Mindfulness is everywhere, these days ““ in books, the news, schools, and research journals. This practice of maintaining focused and nonjudgemental awareness of the present moment been linked to such positive outcomes as improved attention, better relationships, and more skillful emotional management. Still, not everyone is convinced of the benefits of mindfulness, and some outright reject it. Below I present and bust a number of myths that get in the way of people understanding or learning more about this life-changing practice.
“It’s just another fad.”
Actually, mindfulness has its basis in the ancient Eastern traditions of the Buddhists and Hindus. Later, mindfulness was brought into Western psychology in the 1970s, particularly by Jon Kabat-Zinn, who created the still-popular Mindfulness Based Stress Reduction (MBSR) program and founded the Stress Reduction Clinic at the University of Massachusetts Medical School. Although mindfulness has received more exposure in recent years, it has a long history of use around the world.
“It clashes with my religion.”
Mindfulness is not linked to any deity. Although it has its historical links to Buddhism and Hinduism, there is no worship or even necessary mention of any gods when practicing mindfulness. Learning to become aware of one’s thoughts, and making conscious choices in actions supports any religious values. Many people use mindfulness practice to help them become better, more deliberate practitioners of their chosen religion.
“It’s just about relaxing.”
Mindfulness is often confused with relaxation techniques such as visualization. However, the aim of mindfulness (if there is one), is to continually notice when the mind has wandered, and to bring it back awareness of the present moment. Thus, the practice is more about focus than relaxation. This is why it is wise to sit in an upright and alert posture during mindfulness meditation, and also why mindfulness can be practiced anywhere, anytime ““ it is not necessary to sit in a quiet space on a cushion, as mindfulness can and should be applied to all aspects of daily living.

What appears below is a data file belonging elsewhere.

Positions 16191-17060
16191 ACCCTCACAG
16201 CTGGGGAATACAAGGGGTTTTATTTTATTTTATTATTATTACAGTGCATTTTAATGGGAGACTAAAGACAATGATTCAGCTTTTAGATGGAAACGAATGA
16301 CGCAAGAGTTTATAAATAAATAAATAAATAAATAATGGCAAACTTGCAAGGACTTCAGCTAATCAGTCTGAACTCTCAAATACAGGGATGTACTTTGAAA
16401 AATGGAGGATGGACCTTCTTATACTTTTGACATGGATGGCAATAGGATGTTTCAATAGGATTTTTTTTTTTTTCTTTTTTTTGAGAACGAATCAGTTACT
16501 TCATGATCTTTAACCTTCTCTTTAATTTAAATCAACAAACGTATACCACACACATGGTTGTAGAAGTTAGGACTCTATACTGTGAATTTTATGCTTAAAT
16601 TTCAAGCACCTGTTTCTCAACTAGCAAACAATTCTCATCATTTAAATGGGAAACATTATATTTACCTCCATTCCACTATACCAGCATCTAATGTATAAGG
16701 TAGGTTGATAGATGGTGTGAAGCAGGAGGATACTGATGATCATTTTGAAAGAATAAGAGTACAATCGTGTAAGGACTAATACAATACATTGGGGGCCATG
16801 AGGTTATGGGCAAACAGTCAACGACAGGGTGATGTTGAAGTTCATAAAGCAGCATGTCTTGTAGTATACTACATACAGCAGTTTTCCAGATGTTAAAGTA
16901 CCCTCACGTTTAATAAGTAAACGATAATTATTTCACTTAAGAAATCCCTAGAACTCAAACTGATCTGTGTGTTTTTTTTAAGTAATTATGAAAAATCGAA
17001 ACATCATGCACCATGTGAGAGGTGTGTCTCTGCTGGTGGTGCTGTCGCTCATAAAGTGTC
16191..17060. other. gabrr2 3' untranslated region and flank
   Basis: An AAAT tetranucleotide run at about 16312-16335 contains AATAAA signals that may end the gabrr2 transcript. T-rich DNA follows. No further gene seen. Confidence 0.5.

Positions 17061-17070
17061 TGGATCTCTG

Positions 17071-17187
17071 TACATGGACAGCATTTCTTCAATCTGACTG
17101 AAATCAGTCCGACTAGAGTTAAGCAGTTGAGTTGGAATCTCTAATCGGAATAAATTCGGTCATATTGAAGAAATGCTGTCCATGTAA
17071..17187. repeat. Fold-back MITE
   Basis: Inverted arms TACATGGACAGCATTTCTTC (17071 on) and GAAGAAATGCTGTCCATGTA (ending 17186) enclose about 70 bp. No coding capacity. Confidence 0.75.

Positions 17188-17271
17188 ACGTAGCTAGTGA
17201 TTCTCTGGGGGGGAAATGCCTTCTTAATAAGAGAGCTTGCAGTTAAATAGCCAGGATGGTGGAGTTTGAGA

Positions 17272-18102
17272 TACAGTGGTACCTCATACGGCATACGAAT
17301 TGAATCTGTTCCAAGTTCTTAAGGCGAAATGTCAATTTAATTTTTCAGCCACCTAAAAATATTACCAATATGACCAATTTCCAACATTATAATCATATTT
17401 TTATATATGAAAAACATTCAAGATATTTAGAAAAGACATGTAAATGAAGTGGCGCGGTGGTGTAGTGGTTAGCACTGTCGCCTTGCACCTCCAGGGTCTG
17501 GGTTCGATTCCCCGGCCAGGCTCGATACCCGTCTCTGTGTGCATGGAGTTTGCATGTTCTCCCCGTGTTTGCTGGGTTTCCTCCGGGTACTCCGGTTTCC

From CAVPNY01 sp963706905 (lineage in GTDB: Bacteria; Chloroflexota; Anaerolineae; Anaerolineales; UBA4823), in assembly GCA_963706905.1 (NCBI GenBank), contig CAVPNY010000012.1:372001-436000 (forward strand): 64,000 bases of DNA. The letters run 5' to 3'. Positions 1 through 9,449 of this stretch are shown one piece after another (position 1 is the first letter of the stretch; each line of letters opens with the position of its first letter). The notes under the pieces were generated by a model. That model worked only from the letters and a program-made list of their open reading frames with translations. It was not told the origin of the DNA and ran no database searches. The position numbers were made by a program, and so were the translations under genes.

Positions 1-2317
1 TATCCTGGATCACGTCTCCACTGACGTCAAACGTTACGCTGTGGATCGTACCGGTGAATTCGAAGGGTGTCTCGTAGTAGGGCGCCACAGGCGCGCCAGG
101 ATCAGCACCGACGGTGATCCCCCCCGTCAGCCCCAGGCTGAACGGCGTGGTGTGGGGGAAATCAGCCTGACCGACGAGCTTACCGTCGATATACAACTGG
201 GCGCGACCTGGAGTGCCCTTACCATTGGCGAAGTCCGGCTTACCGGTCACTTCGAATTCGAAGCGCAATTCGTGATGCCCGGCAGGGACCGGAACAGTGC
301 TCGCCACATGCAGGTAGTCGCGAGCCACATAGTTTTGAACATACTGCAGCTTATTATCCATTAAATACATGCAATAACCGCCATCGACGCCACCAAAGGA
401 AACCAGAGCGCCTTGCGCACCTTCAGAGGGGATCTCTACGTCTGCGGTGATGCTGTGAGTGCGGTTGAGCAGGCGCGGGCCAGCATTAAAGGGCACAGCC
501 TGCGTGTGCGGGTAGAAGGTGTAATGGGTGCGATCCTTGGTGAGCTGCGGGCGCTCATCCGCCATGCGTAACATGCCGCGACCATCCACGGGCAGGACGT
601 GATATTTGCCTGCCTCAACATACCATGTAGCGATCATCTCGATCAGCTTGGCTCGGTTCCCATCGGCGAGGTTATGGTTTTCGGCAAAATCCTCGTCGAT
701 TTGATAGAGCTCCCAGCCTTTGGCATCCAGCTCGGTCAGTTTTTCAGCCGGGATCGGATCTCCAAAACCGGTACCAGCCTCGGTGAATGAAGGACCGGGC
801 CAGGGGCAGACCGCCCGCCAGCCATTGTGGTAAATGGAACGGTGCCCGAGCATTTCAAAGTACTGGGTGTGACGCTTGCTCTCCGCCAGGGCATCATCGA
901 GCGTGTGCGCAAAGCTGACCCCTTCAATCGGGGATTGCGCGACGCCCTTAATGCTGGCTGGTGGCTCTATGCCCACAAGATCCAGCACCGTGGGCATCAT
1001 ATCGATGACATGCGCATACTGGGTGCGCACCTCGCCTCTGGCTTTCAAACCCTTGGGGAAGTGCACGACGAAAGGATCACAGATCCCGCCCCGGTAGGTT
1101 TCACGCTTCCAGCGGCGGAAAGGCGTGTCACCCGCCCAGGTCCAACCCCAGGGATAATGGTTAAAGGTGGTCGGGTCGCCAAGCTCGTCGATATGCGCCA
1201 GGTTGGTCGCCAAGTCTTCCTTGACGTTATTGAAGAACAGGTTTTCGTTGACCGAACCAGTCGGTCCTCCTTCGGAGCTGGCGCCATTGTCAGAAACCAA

“The aim is to get rid of your thoughts.”
What a frustrating practice this would be, if that was the case! The brain’s job is to continually generate thoughts, so to try and stop or suppress that would be a futile endeavor. With mindfulness, we notice our thoughts, and choose whether to engage with them. It is our habitual pattern to believe in and get caught up in the endless chatter of our minds, so we learn with mindfulness to get a little space. This allows us to make better choices with the often-biased information our minds produce, and has the knock-on effect of our being less battered around by the resulting emotions.
“It’s weird and tree-huggy.”
Given that meditation has been associated in the past with the more fringe elements of Western society, the relationship between mindfulness and these perceptions of meditation is off-putting for some. Meditation is one of the core mindfulness practices, and mindfulness courses generally teach participants a basic meditation structure as a foundation. This is generally just as simple as observing the breath, noticing the mind’s activity, and gently bringing it back to the breath when thoughts start to take over ““ no crystals or tree-hugging required. It is useful to practice in this relatively controlled way, so that when we are going about our day or confronted with a difficult situation, we are more easily able to access this calmer, aware space. Mindfulness and meditation are also practiced by some of the world’s top athletes and business people, such as Kobe Bryant, Derek Jeter, and Ariana Huffington.
Mindfulness is a practice that is readily accessible to anyone, and has numerous and far-reaching benefits. If any of these myths have been getting in the way or causing you to hesitate on trying it, consider giving it a go. Speak to someone or do some more research if you have questions. You have nothing to lose and a whole world of awareness to gain.